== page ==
Parametric estimating technique uses an algorithm or formula to calculate expected duration, cost, or resource requirements based on historical data and other project parameters. It uses statistical relationship between different project variables for estimating current values.

Parametric estimation is one of the five project management estimation methods that are described in the PMBOK Guide (A Guide to the Project Body of Knowledge). The other four methods are Expert Judgment, Analogous (also called Top-down), Bottom-up, and Three-point estimation. All these techniques are tested in the PMP (Project Management Professionals) exam that is conducted by PMI (Project Management Institute).

Unlike the other methods, Parametric method uses a data-based quantitative approach for finding the expected values. It is generally considered to be more accurate than the other methods.

Let’s get down to the brass tacks and understand the details of parametric technique. Let’s look at its generic formula and some examples to understand the concept.

## What is Parametric Estimating in Project Management?

Parametric estimation calculates expected values of duration, cost, or resources (Equipment, Material, Facility, and Human Resources) by applying a mathematical formula or algorithm on historical values. It can be used to estimate values for an entire project e.g. total cost budget or schedule. It can also be used to calculate values for a segment of project like work package or activity.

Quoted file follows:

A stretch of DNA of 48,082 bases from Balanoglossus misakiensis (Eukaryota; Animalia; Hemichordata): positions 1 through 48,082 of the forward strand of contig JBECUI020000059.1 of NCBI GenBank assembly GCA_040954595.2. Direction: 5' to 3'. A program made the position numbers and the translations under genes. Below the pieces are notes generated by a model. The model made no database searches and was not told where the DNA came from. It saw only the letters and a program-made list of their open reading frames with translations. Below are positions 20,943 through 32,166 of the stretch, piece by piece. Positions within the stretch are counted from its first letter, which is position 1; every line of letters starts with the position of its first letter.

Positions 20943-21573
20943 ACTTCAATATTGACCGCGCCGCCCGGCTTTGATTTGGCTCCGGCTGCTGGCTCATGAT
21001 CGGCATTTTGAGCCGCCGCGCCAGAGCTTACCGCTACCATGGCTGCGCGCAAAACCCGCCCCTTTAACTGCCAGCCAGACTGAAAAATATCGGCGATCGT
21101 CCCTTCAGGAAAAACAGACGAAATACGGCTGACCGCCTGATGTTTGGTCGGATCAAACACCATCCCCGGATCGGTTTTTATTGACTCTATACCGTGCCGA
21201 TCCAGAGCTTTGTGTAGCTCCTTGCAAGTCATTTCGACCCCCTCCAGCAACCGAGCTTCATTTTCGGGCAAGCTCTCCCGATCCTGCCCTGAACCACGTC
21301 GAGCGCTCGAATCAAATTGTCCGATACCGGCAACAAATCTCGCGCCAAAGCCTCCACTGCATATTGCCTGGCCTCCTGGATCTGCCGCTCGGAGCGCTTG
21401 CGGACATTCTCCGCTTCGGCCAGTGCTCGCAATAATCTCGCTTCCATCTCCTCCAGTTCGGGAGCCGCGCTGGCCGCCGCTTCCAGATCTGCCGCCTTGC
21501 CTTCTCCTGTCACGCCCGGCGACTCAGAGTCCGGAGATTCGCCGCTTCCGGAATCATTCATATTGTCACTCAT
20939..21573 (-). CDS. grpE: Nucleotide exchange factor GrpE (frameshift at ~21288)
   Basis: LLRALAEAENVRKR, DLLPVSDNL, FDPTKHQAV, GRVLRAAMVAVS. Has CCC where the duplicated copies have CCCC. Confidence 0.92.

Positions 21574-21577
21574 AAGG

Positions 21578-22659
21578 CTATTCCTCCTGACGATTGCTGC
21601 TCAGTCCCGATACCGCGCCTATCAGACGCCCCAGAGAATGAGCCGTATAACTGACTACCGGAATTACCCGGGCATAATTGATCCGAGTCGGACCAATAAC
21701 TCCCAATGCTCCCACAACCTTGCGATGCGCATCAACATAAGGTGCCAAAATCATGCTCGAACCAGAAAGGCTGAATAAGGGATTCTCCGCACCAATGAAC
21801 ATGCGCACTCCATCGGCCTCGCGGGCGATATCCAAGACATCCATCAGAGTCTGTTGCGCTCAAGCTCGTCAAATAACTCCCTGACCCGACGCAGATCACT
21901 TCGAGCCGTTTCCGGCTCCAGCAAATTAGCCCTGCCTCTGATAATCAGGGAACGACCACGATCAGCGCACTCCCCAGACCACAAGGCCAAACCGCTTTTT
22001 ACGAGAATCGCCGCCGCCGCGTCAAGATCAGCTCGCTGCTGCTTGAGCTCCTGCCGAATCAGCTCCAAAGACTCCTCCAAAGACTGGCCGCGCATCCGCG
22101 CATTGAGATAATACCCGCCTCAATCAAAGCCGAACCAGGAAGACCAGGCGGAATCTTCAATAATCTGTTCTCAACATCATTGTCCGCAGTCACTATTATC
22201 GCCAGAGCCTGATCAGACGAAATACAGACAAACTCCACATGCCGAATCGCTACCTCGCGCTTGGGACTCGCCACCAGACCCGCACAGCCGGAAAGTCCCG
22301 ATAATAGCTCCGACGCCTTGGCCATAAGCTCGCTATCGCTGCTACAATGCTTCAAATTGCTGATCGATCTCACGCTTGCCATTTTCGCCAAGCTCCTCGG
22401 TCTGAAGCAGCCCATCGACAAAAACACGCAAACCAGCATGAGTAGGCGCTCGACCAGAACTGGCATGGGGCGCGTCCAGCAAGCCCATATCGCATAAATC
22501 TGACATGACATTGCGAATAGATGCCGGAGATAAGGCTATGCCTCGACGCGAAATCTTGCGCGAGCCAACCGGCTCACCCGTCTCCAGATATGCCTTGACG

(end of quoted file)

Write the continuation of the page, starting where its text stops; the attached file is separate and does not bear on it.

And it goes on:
Apart from estimating time, money, and resource requirements, this technique can be used for estimating other type of project or operational variables e.g speed, volume, weight, and thrust.

The estimates derived using this technique are reliable and accurate only if there is a statistical relationship between project parameters, algorithmic model is sophisticated, and quality of underlying data is good.

## Parametric Estimating Formula

In its simplest form, parametric estimation can be done by using the following formula:

Estimated_Value = Multiplication_Factor*Current_Value

where,

• Estimated_Value is the calculated figure for the current project using parametric estimation formula
• Multiplication_Factor is a parametric factor derived from old historic data from past project e.g. duration/unit or cost/unit.
• Current_Value is the number of units of work to be done in the current project

Let’s use this formula for duration and cost estimating of a fencing project. The current project involves erecting a fence measuring 200m to make an enclosure.

Let’s assume that we had done a previous project wherein we had erected 100m of fence. That project took 10 days and \$1000 to complete.

So, by using multiplication factors for duration and cost from old project, we can estimate values for the current project.

Duration Estimation
100m fence took 10 days to complete.

So, 1m fence will take 10/100 days to complete.

Multiplication_Factor = 10/100 = 1/10

Estimated_Value (duration of current project) = (1/10)*200 = 20 days

Cost Estimation

100m fence took \$1000 to complete.

So, 1m fence will take \$(1000/100) to complete.

Multiplication_Factor = 1000/100 = 10

Estimated_Value (cost of current project) = 10*200 = \$2000

## Types of Parametric Estimation

There are two ways to apply statistical methods for getting a parametric estimate.